More than 5,000 acres in St. Johns County have been set aside for conservation.
Gov. Rick Scott and the Florida Cabinet on Tuesday approved spending nearly $6 million toward the wooded land. State officials want to add the tract to the St. Johns River Blueway Florida Forever project.
The move is supported by conservationists. The North Florida Land Trust’s Jim McCarthy and Eric Draper of Audubon Florida spoke in favor of the proposal at the meeting.
The state isn’t buying the property outright, but getting a “conservation easement.”
That’s “a legally binding agreement that … prevents development from taking place on the land in perpetuity while the land remains in private hands,” the Nature Conservancy’s website explains.
The Meldrim family acquired the land from 1909 through the mid-1930s, according to the Cabinet meeting agenda. The price of the easement is 89 percent of the property’ appraised value.
“The St. Johns River Blueway runs along the eastern shore of the St. Johns River between Green Cove Springs and Palatka,” the agenda item says. “This property specifically is adjacent to the Watson Island State Forest on the west bank of the St. Johns River.”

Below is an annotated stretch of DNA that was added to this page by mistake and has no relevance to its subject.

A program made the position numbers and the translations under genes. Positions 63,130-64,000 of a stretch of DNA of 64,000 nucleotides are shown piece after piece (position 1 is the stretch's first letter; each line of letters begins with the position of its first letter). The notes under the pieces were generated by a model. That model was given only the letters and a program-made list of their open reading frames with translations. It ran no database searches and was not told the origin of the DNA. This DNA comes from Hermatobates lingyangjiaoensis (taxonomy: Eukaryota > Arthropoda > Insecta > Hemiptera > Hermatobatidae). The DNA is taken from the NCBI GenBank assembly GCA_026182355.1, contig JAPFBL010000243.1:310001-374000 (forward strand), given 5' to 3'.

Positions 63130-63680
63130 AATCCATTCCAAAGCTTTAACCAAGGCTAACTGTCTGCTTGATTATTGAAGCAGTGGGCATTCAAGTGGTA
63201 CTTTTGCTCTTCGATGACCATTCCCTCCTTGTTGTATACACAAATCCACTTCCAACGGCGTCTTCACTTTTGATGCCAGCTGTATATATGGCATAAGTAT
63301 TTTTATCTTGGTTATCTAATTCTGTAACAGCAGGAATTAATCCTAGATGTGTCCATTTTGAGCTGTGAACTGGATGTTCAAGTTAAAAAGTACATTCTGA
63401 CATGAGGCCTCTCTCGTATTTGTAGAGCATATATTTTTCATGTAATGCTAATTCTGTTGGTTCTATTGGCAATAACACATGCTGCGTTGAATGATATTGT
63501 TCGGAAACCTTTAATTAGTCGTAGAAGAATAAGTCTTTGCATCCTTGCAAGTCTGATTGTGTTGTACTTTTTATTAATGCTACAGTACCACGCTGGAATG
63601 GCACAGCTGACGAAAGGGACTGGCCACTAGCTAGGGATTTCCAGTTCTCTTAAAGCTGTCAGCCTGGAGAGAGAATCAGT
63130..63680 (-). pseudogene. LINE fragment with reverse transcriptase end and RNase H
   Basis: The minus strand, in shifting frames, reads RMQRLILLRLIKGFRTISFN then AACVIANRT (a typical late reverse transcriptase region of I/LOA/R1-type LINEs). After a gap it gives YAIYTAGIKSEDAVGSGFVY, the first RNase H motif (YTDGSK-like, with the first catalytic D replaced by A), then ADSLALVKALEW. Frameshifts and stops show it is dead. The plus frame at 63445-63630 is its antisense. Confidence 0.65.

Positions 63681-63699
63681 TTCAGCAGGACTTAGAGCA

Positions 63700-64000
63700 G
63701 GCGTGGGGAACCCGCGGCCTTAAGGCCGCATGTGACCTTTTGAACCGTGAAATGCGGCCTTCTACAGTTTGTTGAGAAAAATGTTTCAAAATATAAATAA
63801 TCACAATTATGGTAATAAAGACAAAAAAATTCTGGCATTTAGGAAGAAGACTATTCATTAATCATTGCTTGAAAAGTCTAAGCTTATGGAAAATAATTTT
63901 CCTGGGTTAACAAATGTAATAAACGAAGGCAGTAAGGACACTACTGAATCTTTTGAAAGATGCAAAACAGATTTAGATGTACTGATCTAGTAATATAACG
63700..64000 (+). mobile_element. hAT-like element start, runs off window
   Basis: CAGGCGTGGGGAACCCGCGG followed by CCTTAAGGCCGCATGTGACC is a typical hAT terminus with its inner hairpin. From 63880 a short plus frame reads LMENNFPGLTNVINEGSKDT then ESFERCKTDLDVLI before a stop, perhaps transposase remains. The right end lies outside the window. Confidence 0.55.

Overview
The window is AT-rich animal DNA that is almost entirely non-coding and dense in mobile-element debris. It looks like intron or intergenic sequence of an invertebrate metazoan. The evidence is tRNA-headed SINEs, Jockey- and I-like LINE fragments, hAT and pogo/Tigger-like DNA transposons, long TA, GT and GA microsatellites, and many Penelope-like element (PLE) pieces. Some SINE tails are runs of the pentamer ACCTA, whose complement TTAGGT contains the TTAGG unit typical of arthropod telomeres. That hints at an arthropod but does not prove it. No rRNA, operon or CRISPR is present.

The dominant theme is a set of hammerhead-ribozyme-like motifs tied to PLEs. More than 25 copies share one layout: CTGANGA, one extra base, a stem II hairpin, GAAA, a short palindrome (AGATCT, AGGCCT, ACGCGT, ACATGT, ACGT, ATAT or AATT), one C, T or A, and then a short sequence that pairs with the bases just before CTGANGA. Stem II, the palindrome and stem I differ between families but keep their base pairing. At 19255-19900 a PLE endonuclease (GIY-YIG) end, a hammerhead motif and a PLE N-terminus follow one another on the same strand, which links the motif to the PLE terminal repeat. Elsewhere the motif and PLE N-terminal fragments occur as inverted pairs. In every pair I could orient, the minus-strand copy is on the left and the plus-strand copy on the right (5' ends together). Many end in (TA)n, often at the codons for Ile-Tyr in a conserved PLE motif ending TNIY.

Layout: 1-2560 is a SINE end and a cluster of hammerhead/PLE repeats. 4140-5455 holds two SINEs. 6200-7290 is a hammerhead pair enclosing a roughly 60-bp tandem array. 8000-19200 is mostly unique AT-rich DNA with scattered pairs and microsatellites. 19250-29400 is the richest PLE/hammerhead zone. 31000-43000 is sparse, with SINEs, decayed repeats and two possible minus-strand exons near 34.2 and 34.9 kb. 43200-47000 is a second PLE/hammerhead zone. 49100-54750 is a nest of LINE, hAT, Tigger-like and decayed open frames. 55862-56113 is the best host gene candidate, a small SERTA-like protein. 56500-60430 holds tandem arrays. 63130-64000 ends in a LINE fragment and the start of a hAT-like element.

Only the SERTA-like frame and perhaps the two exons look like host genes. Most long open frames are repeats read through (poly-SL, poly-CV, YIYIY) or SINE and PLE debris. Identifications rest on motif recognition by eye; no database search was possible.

(Agriculture Commissioner Adam Putnam, however, noted that the state forest has no trails. “I believe public lands ought to have public access,” he said. The description of the Meldrim property doesn’t specifically mention trails.)
The arrangement will allow the Meldrims to continue harvesting trees on the land, “ensuring important forestry jobs,” but “permanently limit development,” the agenda says.
Other prohibitions include “operation of motorized vehicles,” “signs, billboards or outdoor advertising” and “commercial water wells,” it says.
The agreement “will also enhance ecotourism in the region by protecting the St. Johns River in which people swim, fish, and boat,” according to the agenda.
In an April 2008 St. Augustine Record story, family matriarch Jo Meldrim promised that “trees will remain on the rest of her and her family’s land in the county — all 5,600 acres of it.”
“Some of these trees have been here longer than I have,” she told the newspaper. “They have more of a right to be here.”
The story also noted that Meldrim planned “a maximum of 100 acres harvested a year, which will be replanted.”